2. Energy Efficient Features
3. Pitched Roof
4. Premium Finishes
5. Upgraded Exterior”
Let’s stress that every part of that may in some sense be true enough. But it begs several pertinent questions. For example, every one of those claims about a new class of homes or the so-called CrossModTM could just as easily have described thousands of manufactured homes built prior to the new class. The evidence for that claim includes HUD’s 2011 PD&R in 2011, among other resources.
Or look at the photos in the article linked here.
Rephrased, without disputing that this new class may be closer to a modular, that doesn’t change the fact that the entire point of the HERA 2008 law that established the Duty to Serve (DTS) manufactured housing was to provide lending for ALL HUD Code manufactured homes.
On par lending for modular homes with conventional housing already existed. It was logically madness to undermine all other manufactured housing with this plan, unless that was the point?
Because financing for modular homes by the GSEs was already available, this ‘new class of homes’ with their parallel lending plans at Fannie Mae and Freddie Mac were entirely useless plan on its surface.
Which begs the question, who do something that was illogical, but sounded plausible to those who didn’t study the issue? Was that a former of paltering or a clever deception?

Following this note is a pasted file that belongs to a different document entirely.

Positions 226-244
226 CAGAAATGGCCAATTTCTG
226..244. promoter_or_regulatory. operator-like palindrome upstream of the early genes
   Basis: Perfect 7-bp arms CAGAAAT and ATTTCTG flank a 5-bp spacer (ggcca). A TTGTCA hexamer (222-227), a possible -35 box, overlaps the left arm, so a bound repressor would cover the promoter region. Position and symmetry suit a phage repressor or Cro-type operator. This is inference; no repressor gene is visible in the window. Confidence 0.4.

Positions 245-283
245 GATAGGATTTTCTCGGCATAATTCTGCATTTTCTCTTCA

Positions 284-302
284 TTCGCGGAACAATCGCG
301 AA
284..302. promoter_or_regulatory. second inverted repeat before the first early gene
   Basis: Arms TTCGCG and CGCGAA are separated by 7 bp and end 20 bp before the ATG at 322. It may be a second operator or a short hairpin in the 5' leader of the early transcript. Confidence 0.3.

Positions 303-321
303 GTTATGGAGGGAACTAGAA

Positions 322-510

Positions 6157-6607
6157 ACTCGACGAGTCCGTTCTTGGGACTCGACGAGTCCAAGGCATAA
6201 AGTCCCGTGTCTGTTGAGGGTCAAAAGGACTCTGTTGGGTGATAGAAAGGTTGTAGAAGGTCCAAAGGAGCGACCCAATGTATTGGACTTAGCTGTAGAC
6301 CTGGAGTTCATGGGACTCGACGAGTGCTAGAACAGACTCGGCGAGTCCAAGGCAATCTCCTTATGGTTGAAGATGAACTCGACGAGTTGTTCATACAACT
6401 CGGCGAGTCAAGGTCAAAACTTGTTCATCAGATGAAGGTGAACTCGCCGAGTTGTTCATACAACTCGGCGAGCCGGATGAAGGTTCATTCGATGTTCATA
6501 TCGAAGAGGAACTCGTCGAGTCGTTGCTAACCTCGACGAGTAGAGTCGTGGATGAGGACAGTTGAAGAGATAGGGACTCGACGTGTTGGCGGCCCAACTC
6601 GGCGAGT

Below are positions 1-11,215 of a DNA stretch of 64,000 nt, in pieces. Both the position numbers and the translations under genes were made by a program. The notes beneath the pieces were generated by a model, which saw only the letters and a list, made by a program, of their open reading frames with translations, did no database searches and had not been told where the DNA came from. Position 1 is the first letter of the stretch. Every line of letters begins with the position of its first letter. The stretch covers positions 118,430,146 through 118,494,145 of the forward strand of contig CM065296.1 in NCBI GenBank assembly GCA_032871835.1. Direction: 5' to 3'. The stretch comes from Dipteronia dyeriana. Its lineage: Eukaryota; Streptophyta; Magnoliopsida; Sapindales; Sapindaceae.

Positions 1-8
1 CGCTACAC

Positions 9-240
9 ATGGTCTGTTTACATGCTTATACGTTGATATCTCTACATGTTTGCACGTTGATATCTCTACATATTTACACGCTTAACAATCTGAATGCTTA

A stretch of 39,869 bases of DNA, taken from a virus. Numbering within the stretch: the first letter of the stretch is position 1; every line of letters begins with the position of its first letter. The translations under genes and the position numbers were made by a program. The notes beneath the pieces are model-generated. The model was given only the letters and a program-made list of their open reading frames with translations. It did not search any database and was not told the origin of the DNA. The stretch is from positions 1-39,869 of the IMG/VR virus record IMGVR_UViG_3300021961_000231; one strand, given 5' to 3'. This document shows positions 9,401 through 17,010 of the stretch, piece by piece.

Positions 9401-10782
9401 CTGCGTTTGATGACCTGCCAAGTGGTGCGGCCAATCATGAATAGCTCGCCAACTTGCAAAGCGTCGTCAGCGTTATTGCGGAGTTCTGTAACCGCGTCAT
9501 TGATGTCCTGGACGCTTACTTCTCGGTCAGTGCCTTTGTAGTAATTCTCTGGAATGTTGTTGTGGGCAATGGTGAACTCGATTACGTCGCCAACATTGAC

If so, to what is the possible advantage to MHI for doing this purported ploy?
Sadly, it is simple and directly benefits the three largest manufacturers who are all their members.
Here is the plausible, if twisted, reasoning. By undermining confidence in the balance of HUD Code manufactured housing – it served to put manufactured homes into a second-class citizen status, which is the opposite of what the MHIA of 2000 aimed to accomplish.
Further, the so-called big three could afford to lose sales for a time, so long as the rest of HUD Code builders faltered.
It is a page straight out of the video interview of Kevin Clayton when he said that he could lose money for 5 years, and it would be okay with “Warren,” so long as they deepened and widened his moat in the process.
See the report linked above which explains why this video above points to an arguably nefarious yet open ploy. Let’s stress what our publisher has. It is difficult, if not impossible, to begin to understand what has gone wrong in manufacturd housing without completely understanding the video below and the report above.
“When we lie for personal gain, our amygdala produces a negative feeling that limits the extent to which we are prepared to lie,” explains senior author Dr. Tali Sharot (UCL Experimental Psychology). “However, this response fades as we continue to lie, and the more it falls the bigger our lies become. This may lead to a ‘slippery slope’ where small acts of dishonesty escalate into more significant lies” – ibid, (University College London, 2016).
Meanwhile, the evidence suggests that this so-called new class of homes has hardly taken off.
MHProNews warned against much of this, citing the example that Clayton Homes had previously experimented with the so-called iHouse and iHouse 2.0.
Both the iHouse and iHouse 2.0 were market failures, with very few sales, per sources inside Clayton.
Back to the notion of paltering.
Takeaway: Paltering (actively making truthful statements to create a misleading or mistaken impression) can damage and harm your reputation and trust just as much as lying by commission (misstating facts). The more you engage in being dishonest, the more your brain adapts to dishonesty — putting you on a slippery slope where small lies lead to bigger and bigger lies.